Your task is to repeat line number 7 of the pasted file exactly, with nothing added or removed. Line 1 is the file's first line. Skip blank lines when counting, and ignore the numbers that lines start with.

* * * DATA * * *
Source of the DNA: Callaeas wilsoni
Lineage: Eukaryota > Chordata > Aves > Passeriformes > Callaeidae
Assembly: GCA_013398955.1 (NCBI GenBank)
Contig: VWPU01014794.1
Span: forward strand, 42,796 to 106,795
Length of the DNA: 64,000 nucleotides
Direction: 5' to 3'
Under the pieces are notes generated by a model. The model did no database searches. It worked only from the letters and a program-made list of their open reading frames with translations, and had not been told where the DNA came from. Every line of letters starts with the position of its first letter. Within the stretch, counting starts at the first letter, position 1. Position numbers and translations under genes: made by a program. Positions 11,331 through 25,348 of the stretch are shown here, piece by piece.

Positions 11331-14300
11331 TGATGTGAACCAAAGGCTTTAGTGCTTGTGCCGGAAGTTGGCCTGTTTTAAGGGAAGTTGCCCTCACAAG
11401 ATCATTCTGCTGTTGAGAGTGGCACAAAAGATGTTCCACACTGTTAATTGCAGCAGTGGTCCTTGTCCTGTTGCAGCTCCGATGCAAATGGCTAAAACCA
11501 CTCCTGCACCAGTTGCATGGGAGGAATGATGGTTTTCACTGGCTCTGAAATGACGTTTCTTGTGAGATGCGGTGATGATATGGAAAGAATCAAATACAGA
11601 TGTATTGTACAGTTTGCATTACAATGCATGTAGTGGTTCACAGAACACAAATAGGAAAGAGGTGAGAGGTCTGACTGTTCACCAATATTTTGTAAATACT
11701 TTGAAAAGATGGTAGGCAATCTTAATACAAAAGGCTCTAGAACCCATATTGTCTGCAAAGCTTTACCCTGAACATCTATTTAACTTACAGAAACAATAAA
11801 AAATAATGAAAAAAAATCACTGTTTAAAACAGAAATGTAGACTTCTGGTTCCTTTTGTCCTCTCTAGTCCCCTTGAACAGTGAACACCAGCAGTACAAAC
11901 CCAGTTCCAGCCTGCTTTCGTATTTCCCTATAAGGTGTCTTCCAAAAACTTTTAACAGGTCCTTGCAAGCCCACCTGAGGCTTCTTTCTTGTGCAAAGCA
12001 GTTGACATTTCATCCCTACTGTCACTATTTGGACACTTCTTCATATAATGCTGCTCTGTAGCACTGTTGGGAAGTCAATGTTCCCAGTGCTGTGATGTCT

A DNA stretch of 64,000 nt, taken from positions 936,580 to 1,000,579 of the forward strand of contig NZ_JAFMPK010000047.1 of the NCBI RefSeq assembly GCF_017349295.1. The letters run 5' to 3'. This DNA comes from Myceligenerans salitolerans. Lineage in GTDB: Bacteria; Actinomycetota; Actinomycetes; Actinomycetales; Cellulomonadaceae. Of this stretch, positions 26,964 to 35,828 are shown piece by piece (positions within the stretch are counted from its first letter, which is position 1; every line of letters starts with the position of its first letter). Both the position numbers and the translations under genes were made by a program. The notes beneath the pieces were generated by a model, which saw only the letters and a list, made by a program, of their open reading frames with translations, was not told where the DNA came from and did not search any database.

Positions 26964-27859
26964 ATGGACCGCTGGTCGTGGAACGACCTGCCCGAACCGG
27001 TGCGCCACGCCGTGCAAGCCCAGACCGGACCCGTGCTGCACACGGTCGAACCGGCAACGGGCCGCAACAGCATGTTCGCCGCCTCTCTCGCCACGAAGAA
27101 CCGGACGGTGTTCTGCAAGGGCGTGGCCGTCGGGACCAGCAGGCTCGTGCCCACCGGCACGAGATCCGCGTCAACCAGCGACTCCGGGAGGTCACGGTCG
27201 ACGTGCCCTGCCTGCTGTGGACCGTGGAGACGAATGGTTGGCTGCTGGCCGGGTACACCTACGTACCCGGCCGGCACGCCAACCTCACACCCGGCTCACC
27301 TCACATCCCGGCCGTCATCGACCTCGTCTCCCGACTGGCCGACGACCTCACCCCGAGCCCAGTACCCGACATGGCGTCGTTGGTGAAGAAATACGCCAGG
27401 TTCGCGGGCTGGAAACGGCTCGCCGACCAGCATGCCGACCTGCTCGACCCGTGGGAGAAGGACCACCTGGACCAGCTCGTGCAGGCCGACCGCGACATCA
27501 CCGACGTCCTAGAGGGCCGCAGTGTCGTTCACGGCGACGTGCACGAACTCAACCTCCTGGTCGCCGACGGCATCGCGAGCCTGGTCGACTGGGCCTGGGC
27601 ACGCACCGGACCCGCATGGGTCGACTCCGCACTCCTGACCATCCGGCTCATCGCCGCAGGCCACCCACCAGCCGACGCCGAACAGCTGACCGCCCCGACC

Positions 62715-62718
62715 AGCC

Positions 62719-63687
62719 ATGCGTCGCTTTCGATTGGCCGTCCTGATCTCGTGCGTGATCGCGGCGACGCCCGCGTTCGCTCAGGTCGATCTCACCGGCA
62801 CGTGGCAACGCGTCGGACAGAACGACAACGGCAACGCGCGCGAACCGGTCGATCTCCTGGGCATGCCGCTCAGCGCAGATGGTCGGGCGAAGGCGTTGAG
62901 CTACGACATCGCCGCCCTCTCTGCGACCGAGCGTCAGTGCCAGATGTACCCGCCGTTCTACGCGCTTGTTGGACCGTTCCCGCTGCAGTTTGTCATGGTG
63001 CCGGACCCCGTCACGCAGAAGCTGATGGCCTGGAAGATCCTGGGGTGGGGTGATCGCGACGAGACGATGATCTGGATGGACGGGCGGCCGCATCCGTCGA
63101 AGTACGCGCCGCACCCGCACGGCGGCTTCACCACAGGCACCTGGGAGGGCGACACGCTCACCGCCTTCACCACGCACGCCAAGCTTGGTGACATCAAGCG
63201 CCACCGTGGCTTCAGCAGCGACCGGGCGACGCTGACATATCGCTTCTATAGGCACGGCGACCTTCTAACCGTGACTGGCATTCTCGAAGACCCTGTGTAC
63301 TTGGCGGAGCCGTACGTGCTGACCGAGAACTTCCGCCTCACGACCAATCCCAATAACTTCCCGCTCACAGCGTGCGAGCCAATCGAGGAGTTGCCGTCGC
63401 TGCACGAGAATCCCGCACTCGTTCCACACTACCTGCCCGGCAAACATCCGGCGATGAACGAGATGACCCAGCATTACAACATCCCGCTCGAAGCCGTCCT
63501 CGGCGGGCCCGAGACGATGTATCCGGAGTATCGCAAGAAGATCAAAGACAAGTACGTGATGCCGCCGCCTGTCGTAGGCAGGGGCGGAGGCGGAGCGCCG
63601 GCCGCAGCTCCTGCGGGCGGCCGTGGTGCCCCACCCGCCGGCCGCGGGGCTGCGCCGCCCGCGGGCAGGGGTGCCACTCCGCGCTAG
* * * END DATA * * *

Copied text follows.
Direction: 5' to 3'